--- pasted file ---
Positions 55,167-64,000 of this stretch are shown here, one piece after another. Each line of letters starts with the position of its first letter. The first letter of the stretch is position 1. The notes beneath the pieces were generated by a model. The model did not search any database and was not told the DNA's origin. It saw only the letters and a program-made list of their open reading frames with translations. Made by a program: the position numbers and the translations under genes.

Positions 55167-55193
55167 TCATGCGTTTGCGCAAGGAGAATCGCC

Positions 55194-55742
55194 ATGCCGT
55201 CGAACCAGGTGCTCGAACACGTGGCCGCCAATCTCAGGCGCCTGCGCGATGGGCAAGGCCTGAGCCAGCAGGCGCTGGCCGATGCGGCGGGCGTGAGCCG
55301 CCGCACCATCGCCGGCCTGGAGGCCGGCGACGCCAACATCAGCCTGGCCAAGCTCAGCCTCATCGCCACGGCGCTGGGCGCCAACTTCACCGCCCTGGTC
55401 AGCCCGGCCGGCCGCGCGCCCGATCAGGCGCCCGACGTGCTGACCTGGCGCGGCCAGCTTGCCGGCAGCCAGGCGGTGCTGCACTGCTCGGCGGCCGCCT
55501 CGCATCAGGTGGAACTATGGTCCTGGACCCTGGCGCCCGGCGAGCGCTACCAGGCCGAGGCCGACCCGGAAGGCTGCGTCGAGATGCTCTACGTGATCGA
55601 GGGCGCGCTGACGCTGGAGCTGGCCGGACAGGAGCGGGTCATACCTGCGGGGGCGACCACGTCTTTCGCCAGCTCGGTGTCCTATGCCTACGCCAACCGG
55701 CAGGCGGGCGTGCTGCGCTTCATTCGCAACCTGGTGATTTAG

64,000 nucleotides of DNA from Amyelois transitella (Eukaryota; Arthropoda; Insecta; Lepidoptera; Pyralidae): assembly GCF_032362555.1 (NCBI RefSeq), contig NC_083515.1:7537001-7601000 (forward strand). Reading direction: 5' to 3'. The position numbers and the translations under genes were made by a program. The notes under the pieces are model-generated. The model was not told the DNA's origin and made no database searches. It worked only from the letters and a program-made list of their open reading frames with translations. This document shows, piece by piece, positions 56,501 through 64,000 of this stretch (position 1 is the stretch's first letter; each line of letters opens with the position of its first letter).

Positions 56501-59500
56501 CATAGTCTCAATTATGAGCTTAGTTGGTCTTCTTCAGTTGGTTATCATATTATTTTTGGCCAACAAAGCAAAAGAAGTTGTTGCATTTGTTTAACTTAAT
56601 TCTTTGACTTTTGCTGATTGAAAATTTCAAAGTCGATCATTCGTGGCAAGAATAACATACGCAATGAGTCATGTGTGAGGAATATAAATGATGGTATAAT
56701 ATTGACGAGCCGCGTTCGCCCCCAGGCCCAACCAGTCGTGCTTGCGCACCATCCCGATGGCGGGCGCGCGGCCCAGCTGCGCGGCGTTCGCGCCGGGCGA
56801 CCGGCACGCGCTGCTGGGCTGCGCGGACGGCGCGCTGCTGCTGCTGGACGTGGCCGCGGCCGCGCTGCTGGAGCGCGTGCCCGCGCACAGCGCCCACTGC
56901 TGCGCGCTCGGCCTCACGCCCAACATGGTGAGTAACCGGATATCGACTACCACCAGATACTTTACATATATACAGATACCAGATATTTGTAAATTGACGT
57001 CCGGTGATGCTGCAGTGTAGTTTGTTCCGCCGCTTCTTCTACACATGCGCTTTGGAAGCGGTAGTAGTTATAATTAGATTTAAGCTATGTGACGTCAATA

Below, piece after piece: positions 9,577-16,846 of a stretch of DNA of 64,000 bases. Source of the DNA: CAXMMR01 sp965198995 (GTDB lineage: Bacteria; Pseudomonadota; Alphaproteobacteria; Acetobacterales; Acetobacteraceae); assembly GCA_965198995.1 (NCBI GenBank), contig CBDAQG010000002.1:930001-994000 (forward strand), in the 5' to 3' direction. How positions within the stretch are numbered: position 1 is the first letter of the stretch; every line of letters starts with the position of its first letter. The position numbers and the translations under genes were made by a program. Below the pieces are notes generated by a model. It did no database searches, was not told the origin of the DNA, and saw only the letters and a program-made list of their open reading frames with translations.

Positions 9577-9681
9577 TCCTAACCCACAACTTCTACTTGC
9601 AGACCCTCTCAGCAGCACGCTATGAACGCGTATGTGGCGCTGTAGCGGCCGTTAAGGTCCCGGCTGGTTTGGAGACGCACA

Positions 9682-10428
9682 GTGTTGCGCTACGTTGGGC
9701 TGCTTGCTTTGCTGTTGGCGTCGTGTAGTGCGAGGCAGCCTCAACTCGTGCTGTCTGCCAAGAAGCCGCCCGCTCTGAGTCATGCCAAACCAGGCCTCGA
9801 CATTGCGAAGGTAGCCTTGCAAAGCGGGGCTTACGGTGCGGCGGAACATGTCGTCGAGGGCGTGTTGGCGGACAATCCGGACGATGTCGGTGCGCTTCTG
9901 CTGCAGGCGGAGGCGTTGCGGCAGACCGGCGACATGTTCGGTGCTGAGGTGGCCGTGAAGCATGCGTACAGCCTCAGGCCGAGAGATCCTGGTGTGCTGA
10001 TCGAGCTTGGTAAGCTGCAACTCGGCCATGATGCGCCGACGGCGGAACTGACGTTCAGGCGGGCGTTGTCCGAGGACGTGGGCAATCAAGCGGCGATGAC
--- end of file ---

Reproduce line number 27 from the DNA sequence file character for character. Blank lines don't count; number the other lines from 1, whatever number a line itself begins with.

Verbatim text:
9801 CATTGCGAAGGTAGCCTTGCAAAGCGGGGCTTACGGTGCGGCGGAACATGTCGTCGAGGGCGTGTTGGCGGACAATCCGGACGATGTCGGTGCGCTTCTG